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Pakistan’s e-commerce market size set to cross $1b this year


3/19/2018
KARACHI: In a surprising but welcome development, the size of Pakistan’s e-commerce sector is expected to cross the coveted $1-billion mark in fiscal year 2017-18, much earlier than previous estimates, said an industry official.
 
Propelled by the increase in broadband penetration as well as a rise in the number of online payment merchants, the six-month data of the central bank suggests that Pakistan will cross the threshold in FY18, two years ahead of earlier projections. Adam Dawood, head of Yayvo, the online shopping portal that is part of TCS E-COM (Pvt.), said that strong growth during the current fiscal year will push annual sales beyond $1 billion.
 
“If we believe that 85% of the market is based on cash on delivery (COD) payments, then the fact that we have already achieved Rs9.3 billion of prepayment sales within the first six months of FY18 puts us on a fairly easy course to hit $1 billion in e-commerce sales this year,” Dawood told The Express Tribune.
 
When asked how the percentage for COD payments was determined, Dawood said according to market practices more than four out of five orders have been reported to be cash on delivery. Based on this assumption, Dawood says total e-commerce sales during the first two quarters have already reached Rs65.3 billion.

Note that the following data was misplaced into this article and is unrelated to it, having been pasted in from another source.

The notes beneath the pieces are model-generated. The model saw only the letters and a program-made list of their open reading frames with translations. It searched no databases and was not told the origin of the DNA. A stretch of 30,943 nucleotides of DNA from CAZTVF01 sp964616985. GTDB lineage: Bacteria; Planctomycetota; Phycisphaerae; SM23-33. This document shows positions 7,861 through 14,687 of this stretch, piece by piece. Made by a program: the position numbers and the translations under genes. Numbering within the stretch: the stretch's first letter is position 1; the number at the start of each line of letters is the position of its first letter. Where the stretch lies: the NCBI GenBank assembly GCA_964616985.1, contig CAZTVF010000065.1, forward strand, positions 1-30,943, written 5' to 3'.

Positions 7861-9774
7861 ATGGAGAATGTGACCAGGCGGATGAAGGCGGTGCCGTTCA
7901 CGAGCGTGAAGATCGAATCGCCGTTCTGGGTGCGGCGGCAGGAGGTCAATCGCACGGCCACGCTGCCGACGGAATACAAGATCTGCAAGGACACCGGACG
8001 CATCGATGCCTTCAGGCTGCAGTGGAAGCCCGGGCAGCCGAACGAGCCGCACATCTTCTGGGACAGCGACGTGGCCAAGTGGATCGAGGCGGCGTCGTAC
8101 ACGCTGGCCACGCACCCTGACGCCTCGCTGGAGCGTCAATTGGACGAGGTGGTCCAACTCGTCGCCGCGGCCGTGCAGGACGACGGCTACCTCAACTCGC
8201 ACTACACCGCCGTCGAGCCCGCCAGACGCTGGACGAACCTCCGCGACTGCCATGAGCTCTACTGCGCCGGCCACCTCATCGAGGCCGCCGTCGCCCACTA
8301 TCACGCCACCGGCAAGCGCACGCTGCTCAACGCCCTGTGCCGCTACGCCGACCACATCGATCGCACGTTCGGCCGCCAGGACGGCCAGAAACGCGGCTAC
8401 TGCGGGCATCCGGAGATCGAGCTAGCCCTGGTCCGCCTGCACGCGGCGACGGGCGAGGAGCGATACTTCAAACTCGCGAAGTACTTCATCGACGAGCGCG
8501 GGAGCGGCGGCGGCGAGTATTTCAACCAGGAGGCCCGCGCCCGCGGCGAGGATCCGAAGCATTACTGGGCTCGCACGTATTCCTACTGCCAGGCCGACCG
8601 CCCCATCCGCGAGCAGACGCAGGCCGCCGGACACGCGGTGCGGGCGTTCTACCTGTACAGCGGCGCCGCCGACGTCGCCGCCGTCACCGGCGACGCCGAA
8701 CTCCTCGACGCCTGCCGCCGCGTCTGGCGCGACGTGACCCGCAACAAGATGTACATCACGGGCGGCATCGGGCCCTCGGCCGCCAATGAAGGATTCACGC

“Data of the last seven quarters shows that total volume of e-commerce sales has risen every quarter except for the second quarter of the current financial year. Assuming the trend stays the same we are sure to cross $1 billion in sales,” Dawood said.
 
According to this data, prepayment sales during the previous fiscal year amounted to Rs9.8 billion. Durign the first half of the current fiscal, sales of Rs9.3 billion have been made, according to the Payment System Review published by the State Bank of Pakistan (SBP). Based on these numbers, half-yearly prepayment sales have already surpassed 95% of total prepayment sales during FY17, which lends much credence to Dawood’s prediction.
 
Growth factors
 
He backed his assumptions with two major positive indicators that have historically pushed the sector forward. “Broadband penetration and number of online payment merchants have both witnessed a massive increase within the year. Number of subscriptions has increased from 44.5 million to 52 million subscribers while the number of merchants has gone up from 571 to 905 by January.”
 
Higher smartphone and internet penetration coupled with increased number of online payment merchants expand both the total serviceable market of customers and the availability of online purchases. In layman terms, the e-commerce sector is witnessing both demand- and supply-led growth.
 
“People are realising its easier to buy tickets to their favourite movies or make their travel plans online rather than going to an agent,” Dawood elaborated on the appeal of e-commerce for consumers.
 
“Increased reliability of online shopping along with its ease and comfort compared to traditional retail are drawing higher number of consumers.